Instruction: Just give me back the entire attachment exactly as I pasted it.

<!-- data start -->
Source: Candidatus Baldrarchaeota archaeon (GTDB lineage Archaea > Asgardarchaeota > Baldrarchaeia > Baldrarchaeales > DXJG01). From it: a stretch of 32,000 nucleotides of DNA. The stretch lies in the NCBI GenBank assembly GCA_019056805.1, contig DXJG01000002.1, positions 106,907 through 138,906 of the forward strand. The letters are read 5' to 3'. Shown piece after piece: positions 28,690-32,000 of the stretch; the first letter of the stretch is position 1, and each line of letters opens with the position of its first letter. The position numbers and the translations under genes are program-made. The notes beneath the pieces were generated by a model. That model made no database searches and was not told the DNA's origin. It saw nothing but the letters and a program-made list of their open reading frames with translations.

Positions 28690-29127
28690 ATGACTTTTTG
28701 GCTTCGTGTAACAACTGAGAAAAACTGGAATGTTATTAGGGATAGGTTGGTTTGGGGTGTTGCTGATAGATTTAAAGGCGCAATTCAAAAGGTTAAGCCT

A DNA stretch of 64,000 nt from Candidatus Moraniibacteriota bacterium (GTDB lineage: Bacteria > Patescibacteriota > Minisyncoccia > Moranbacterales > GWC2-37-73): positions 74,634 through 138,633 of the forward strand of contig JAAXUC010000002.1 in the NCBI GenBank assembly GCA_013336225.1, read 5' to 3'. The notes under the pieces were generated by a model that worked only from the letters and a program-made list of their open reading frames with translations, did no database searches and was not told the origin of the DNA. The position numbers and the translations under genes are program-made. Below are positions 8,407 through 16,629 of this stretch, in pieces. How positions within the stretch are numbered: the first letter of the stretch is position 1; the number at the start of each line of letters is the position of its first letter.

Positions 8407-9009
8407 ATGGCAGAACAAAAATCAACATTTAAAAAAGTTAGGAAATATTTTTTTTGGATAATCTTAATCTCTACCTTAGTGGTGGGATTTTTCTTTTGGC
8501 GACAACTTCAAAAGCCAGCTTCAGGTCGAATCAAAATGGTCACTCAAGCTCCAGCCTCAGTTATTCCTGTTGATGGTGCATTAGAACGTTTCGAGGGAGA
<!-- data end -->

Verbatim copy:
Source: Candidatus Baldrarchaeota archaeon (GTDB lineage Archaea > Asgardarchaeota > Baldrarchaeia > Baldrarchaeales > DXJG01). From it: a stretch of 32,000 nucleotides of DNA. The stretch lies in the NCBI GenBank assembly GCA_019056805.1, contig DXJG01000002.1, positions 106,907 through 138,906 of the forward strand. The letters are read 5' to 3'. Shown piece after piece: positions 28,690-32,000 of the stretch; the first letter of the stretch is position 1, and each line of letters opens with the position of its first letter. The position numbers and the translations under genes are program-made. The notes beneath the pieces were generated by a model. That model made no database searches and was not told the DNA's origin. It saw nothing but the letters and a program-made list of their open reading frames with translations.

Positions 28690-29127
28690 ATGACTTTTTG
28701 GCTTCGTGTAACAACTGAGAAAAACTGGAATGTTATTAGGGATAGGTTGGTTTGGGGTGTTGCTGATAGATTTAAAGGCGCAATTCAAAAGGTTAAGCCT

A DNA stretch of 64,000 nt from Candidatus Moraniibacteriota bacterium (GTDB lineage: Bacteria > Patescibacteriota > Minisyncoccia > Moranbacterales > GWC2-37-73): positions 74,634 through 138,633 of the forward strand of contig JAAXUC010000002.1 in the NCBI GenBank assembly GCA_013336225.1, read 5' to 3'. The notes under the pieces were generated by a model that worked only from the letters and a program-made list of their open reading frames with translations, did no database searches and was not told the origin of the DNA. The position numbers and the translations under genes are program-made. Below are positions 8,407 through 16,629 of this stretch, in pieces. How positions within the stretch are numbered: the first letter of the stretch is position 1; the number at the start of each line of letters is the position of its first letter.

Positions 8407-9009
8407 ATGGCAGAACAAAAATCAACATTTAAAAAAGTTAGGAAATATTTTTTTTGGATAATCTTAATCTCTACCTTAGTGGTGGGATTTTTCTTTTGGC
8501 GACAACTTCAAAAGCCAGCTTCAGGTCGAATCAAAATGGTCACTCAAGCTCCAGCCTCAGTTATTCCTGTTGATGGTGCATTAGAACGTTTCGAGGGAGA